Over the last few weeks, I decided to set a new aspirational goal for myself. Just be the daffodil. On the surface it appears I have lost my mind, but the goal represents something of a challenge (other than my size and color). Here's why:
The weather this Spring has brought us tornado-force winds, record rains, and 26 inches of snow in a 30 hour period of time. The snow arrived one week after the wind and one week later the snow was completely melted. In the aftermath of the bad weather, clean-up was finally started, but would continue over the months to come. The wind damage was extensive. Downed trees with root balls standing 5 feet were everywhere. Cut-up branches, trunks, and twigs were stacked along the roads and fallen trees and branches still litter backyards and woods.
One morning on my daily drive to work through an old golf course, I saw one of the root balls upended near the road with large pieces of trunk cut and stacked near the roots. The ground was pitted from the tree falling, piles of earth surrounded the area. But there in the middle of all of it - standing tall, yellow and green clumps of daffodils brightened the scene - as if they had easily popped though into a carefully landscaped garden. But they hadn't. They had somehow survived the wind-toppled maples, the too-soft, saturated ground rearranged into piles and holes. They survived the humans who were cleaning the area with heavy tools. And they had once again survived the darkness of their summer and autumn, followed by the cold of winter. They had survived to stand strong and bright - giving all passersby the hope of Spring. Once blossomed, they appeared to be delicate and pretty. But they are so much more - they are strength, endurance, reliability, and hope.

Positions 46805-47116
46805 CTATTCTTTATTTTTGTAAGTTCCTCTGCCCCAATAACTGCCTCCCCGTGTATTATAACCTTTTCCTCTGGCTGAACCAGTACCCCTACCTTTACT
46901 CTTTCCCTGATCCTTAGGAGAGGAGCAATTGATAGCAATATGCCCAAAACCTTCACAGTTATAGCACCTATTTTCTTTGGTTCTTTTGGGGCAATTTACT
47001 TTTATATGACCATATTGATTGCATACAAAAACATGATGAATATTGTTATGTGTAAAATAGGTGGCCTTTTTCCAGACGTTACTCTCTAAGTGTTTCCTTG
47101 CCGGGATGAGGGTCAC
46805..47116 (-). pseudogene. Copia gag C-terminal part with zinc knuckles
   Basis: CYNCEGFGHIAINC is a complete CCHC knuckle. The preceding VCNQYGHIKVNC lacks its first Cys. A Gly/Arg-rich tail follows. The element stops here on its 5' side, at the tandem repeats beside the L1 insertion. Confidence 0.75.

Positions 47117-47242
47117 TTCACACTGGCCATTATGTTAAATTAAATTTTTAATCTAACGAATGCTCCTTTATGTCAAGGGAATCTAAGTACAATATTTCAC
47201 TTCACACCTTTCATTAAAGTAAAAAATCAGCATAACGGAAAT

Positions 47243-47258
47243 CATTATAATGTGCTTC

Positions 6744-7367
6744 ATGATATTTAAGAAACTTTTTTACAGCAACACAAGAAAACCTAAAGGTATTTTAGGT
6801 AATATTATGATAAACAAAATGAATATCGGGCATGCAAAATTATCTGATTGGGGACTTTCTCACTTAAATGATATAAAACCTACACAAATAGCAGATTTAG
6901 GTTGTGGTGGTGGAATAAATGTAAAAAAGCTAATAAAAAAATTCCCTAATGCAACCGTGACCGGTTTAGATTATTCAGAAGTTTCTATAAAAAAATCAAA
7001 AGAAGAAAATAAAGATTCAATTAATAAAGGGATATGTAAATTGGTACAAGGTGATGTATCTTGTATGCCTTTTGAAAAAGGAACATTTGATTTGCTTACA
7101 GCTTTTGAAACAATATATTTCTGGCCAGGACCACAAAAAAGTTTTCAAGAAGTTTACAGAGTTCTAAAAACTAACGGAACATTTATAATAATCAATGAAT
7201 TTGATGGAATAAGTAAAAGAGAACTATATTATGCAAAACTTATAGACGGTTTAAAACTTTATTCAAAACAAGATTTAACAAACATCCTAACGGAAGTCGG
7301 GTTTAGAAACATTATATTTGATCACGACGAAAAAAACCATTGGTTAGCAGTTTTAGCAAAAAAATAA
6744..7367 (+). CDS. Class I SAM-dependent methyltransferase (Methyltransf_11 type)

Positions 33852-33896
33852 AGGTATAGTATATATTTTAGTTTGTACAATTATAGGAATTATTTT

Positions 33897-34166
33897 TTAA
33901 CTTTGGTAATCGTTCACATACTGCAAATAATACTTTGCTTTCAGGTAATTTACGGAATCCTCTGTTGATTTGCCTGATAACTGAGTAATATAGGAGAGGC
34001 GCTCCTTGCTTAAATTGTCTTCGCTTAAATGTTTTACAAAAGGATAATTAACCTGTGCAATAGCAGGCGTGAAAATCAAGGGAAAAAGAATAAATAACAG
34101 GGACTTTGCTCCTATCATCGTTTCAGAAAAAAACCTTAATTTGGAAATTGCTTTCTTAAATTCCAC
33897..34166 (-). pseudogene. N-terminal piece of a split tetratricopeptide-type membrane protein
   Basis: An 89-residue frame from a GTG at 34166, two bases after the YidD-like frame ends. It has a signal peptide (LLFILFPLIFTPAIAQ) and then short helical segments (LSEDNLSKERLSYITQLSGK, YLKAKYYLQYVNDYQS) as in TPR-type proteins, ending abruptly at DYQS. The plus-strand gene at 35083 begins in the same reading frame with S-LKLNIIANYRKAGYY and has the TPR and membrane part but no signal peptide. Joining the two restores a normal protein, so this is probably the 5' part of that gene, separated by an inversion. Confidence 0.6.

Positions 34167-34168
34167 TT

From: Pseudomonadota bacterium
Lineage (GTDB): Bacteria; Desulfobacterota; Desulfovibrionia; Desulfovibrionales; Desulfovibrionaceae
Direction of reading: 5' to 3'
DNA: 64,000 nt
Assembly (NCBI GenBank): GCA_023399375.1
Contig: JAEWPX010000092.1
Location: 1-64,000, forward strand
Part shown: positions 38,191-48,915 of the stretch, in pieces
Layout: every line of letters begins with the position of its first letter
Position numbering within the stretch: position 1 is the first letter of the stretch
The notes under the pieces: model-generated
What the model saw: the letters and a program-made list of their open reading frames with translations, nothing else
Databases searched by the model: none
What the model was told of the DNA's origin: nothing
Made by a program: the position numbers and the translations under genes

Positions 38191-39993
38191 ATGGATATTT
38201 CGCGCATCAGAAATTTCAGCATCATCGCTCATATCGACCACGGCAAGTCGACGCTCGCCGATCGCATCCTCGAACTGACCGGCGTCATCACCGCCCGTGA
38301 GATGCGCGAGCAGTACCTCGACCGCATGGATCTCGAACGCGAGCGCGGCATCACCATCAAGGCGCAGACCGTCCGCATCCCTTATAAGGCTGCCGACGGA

The lesson is simple - the practice is difficult. Find a way in the face of adversity to always appear as if you have it all under control - strength, reliability, tenacity, a tolerance for any tree life throws your way. Then, do all of that while providing a bright yellow and green symbol of hope - still surrounded by a muddy, grey landscape.
So, I tell myself over and over, "Be the damn daffodil."
I'll try again tomorrow.